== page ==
“The fish didn’t check their calendar this year,” he says, “we’re already in our April pattern.” Blame it on El Nino or La Nina, but last Tuesday, Beach was slow-trolling a pair of live blue runners off an oil rig 20 miles out of South Pass when his weird year got even weirder. “We had a 300-pound mako come up on the short line,” he says. The fish grabbed the bait and disappeared. Beach kept the drag loose, knowing that they had little chance of landing a toothy shark on fluorocarbon leader. While the angler let the fish swim off, Beach prepared another bait on a wire leader. “I noticed that the long bait was sinking,” he recalls, “I figured the shark had grabbed that bait, too.” Wrong.
That’s when a 300-pound blue marlin exploded out of the water. “I was absolutely shocked,” Beach says. Once he regained his senses, Beach asked his party if they wanted to catch a mako or a blue marlin. The crew voted marlin. Beach broke off the shark, and chased down the billfish.
“It put on a beautiful aerial show,” he says. After a 15-minute fight, Beach released the huge marlin. This is the third year in a row that Beach, has caught the first blue marlin of the season. “This is the first time we’ve caught one this early,” he says. Once the marlin was safely on his way, Beach went back to fishing. His party ended the day with 4 yellowfin, several blackfin, a limit of amberjack, and a grouper.
“I told the guys, we might as well go in now,” Beach says, “because it isn’t going to get any better than this.”
[ Read Full Post ]
February 22, 2008by
Here's a list of what's going to be biting this weekend, and where.
By Ric Burnley
Ice fishing is red hot in New England. Anglers are already scoring some huge northern pike and, as the ice breaks up, the bite will really take off. Captain Blaine Anderson (www.fishingct.com) told us that several 40-inch fish topping 20 pounds have been pulled through the ice. “It’s close to spawning time,” he said, “as the ice clears anglers will find these fish in the coves and backwaters of the Connecticut River.” Guys are finding fish through the ice that are upwards of 20 pounds 40 inches. As ice dissipates, Anderson suggests that anglers look for pike in shallow water adjacent to the weed beds where the fish will be spawning. “Any place in 3 to 8 feet of water with weeds will be a real good bet,” he says. Swimming plugs such as Huskie Jerks and Xraps work well as do Bombers. You may think that these baits are too big, but they’re not this time of year.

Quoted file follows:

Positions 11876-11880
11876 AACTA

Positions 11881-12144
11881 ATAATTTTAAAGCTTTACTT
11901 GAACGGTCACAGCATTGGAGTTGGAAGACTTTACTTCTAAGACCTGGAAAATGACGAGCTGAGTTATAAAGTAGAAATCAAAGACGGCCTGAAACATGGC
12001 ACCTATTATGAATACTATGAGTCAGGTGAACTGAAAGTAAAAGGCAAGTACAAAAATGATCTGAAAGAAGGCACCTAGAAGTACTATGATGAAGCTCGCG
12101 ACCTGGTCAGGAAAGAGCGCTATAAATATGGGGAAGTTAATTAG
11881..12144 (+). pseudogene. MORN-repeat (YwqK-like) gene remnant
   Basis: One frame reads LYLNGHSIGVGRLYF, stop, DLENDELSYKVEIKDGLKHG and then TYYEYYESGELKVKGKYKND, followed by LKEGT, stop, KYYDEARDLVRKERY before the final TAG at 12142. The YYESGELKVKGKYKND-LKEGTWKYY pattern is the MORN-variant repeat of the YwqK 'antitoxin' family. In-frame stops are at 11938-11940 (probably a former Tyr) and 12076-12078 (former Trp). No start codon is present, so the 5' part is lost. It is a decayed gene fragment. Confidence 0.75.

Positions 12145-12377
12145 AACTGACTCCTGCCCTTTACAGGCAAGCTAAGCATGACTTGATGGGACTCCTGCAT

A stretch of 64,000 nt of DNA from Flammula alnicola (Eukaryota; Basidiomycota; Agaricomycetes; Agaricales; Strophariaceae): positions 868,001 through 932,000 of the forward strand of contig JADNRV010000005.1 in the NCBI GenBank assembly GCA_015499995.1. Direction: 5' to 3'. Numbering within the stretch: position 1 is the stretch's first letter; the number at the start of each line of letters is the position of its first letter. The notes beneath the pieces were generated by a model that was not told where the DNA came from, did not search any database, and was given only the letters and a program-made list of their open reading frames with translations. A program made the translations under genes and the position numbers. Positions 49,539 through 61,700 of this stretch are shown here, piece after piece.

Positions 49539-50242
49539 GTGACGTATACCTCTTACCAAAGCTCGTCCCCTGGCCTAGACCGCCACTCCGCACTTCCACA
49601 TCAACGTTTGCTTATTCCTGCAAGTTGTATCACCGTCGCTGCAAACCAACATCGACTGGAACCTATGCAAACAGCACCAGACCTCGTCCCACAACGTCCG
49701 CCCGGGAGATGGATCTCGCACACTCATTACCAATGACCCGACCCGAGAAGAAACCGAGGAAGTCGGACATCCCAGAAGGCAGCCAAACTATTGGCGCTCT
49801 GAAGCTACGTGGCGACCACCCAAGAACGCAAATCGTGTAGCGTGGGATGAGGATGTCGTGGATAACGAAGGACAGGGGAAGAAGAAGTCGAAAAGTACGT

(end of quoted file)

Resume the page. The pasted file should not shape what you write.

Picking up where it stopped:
Catfish anglers love cold weather. But this winter’s warm spells have thrown the fish and the fishermen for a loop. “Cold water keeps the fish bunched up in specific locations,” explains Scott Wood of www.catfishingmagazine.com, “but this winter the weather has been warmer and the fish have been moving more.” So Scott and his cronies have had to change their tactics to keep up with the cats. “We used to fish a hole for 15 minutes before moving,” he says, “now we give it an up to an hour.” Instead of finding fish holed up in one location, he hopes to intercept them as they move through the river. Wood has been catching big cats on Virginia’s James River and its tributaries with fresh chunks of gizzard shad. “Look for bait marks and the fish will be under them,” he said.
It’s lunker season in Lake Fork, Texas. “We’re catching a lot of great big fish right now,” Pro Guide Larry Barnes (www.lakeforkfishingguide.com) reports. Since the fish are pre-spawn, most of these bass are between 5 to 8 pounds. “We’re already starting to catch a few double-digit fish,” he said. Until the fish move onto their beds, Barnes’ anglers are throwing Rat-L-Traps, spinnerbaits and jigs. He’s also fooled big bass by rigging Lake Fork Tackle worms wacky style. “Right now, we’re finding the fish along the grass lines and creek channels,” he says. Once the fish move onto their beds, he’ll start throwing more plastics like a lizards and tube jigs. “We’ll still use Senkos, too,” he adds. Barnes expects the fish to begin spawning by mid-March. Currently, the bass are a little finicky with the best bites coming on warm, cloudy days. “Last week a front came through and brought rain and the fish went nuts,” he says. “Once the fish start spawning, as long as the weather lets you fish you can catch fish,” he says.